GOLF Magazine Interview: Arnold Palmer

In an exclusive GOLF MAGAZINE interview, Arnie talks frankly about his slump and the problems of being 43.

Can a 43-year-old millionaire, who has been golf's most dazzling superstar, still find fun and fulfillment as an also-ran on the tour?

Arnold Palmer was being asked to take stock of Arnold Palmer at a significant signpost — his first winless year on the PGA tour. Typically, he didn't flinch.

"I think I can still win out there, and I'm not just whistling past the churchyard. I am 43 and I didn't win a tournament in 1972, but I don't think those two factors tie together as neatly as that.

"Now, understand, I realized that a fellow shouldn't expect to do the same things at 43 that he did at, say, 33. But I honestly believe that my problems last year stemmed from a larger combination of things.

"For one, I had trouble with my vision. True, that's a result of the aging process, but in my case it's a little different. Some people become far-sighted as they grow older — that is, unable to clearly see things up close, like the print in a newspaper. And the old gag is that a lot of them don't get glasses until their arms finally are not long enough to extend the paper to the right distance. My problem happens to be near-sightedness — inability to see distance. And this is pretty tough on a golfer.

"To me, wearing glasses is no pleasure, but once I conceded that I simply couldn't properly judge distance without them, I began to experiment. I tried glasses and found them uncomfortable. I switched to contact lenses and they also bothered me. In the meantime, I was playing tournaments without either. At Greensboro in April, I decided to wear the contact lenses and I finally got a couple of scores. In fact, I had a two-shot lead going into the final round, but I messed up a 3-wood for a triple bogey six and lost out by a stroke.

The near-miss at Greensboro did not end the experiment, however. Arnie continued to rotate between the glasses and the contacts — except for the U.S. Open. He felt he knew the Pebble Beach layout so well that he could go at it alone. His second-round of 68 put him in the thick of the fight, but a closing 76 left him in third place.

Toward the end of the schedule, Arnie was beginning to favor the glasses regularly. He wears an oversized frame with wire rims, and the contemporary design does little to detract from his attractive athletic image. Intimates acknowledge, however, that vanity very likely was a key factor in his early reluctance to wear glasses in public.

"I think I'm getting used to them now," he concedes. "They don't seem to disturb my concentration as they once did, and I'm beginning to have more confidence in what I see. And this has even helped my putting — although it surely didn't seem that way in Suhara or in the Disney. I needed a par-four at the final hole to tie in Suhara, but I took three from the edge of the green and lost by a shot. In the Disney I three-putted four times over the last seven holes and missed the cut."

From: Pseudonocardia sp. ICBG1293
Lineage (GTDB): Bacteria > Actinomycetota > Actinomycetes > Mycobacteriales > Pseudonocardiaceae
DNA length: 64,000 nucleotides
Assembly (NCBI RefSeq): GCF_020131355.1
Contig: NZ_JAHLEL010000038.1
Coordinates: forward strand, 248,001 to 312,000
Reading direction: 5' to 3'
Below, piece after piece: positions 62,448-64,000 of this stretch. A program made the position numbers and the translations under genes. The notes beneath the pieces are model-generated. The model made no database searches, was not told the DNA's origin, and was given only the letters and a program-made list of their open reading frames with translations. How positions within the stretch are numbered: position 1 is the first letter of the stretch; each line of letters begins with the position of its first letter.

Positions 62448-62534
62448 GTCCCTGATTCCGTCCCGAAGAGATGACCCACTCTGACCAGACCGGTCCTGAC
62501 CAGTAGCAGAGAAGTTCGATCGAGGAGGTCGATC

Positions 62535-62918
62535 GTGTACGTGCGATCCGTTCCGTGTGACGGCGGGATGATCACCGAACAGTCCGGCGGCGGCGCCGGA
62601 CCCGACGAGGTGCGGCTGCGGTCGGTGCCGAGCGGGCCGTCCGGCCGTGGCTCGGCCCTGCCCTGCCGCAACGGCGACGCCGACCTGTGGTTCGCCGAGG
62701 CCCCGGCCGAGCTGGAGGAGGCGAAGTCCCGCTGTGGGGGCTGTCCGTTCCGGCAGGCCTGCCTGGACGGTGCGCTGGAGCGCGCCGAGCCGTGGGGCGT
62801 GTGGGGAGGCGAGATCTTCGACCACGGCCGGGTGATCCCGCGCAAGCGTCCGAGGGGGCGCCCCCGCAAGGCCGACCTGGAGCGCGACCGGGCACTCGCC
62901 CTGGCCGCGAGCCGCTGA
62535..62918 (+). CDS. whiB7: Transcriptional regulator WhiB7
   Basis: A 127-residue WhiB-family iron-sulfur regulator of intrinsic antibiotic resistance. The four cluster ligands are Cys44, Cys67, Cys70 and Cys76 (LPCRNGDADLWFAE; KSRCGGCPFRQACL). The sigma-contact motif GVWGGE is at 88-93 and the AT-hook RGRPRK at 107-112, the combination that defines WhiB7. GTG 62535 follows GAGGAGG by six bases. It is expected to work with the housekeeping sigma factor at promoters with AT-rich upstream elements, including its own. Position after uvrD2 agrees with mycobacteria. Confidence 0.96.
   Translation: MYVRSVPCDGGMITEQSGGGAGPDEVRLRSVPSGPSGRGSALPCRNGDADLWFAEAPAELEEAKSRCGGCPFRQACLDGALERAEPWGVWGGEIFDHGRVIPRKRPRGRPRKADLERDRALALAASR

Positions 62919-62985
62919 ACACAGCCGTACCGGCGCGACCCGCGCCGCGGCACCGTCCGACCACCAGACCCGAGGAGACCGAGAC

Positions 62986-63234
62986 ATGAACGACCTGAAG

While 1972 was the first time Palmer was completely blanked in his 18 years on the tour, he has suffered other droughts in recent times. He went from September, 1968 until November, 1969 without a victory, but then he won two in a row — the Heritage and the Danny Thomas-Diplomat — before the season ended. In 1970, he failed to register an individual win, although he paired with Jack Nicklaus for the PGA Team Championship. But then he came back with four big ones in 1971 and banked $209,603 — his highest single season haul.

With '72 a washout, his winless stretch reached 17 months through last December. Other negative notations on the '72 ledger included failing to make the cut three times, after having been a survivor for 82 consecutive tournaments. His earnings of $84,181 was only the second time in 10 years that he was under $100,000. His last miss was in '65.

"Aside from trying to see what I was doing, and just guessing too often, part of my problem last year was time. I just never seemed to have enough time to work on my game, and that's bad. Competition on the tour is so tough these days that you can't hope to do much out there unless you have all the parts working. But between my business commitments — which pile up pretty high at time — and trying to spend some time with Winnie and our daughters, well, my schedule gets rather hectic. I realize now, though, that I have to practice more if I want to get it going again.

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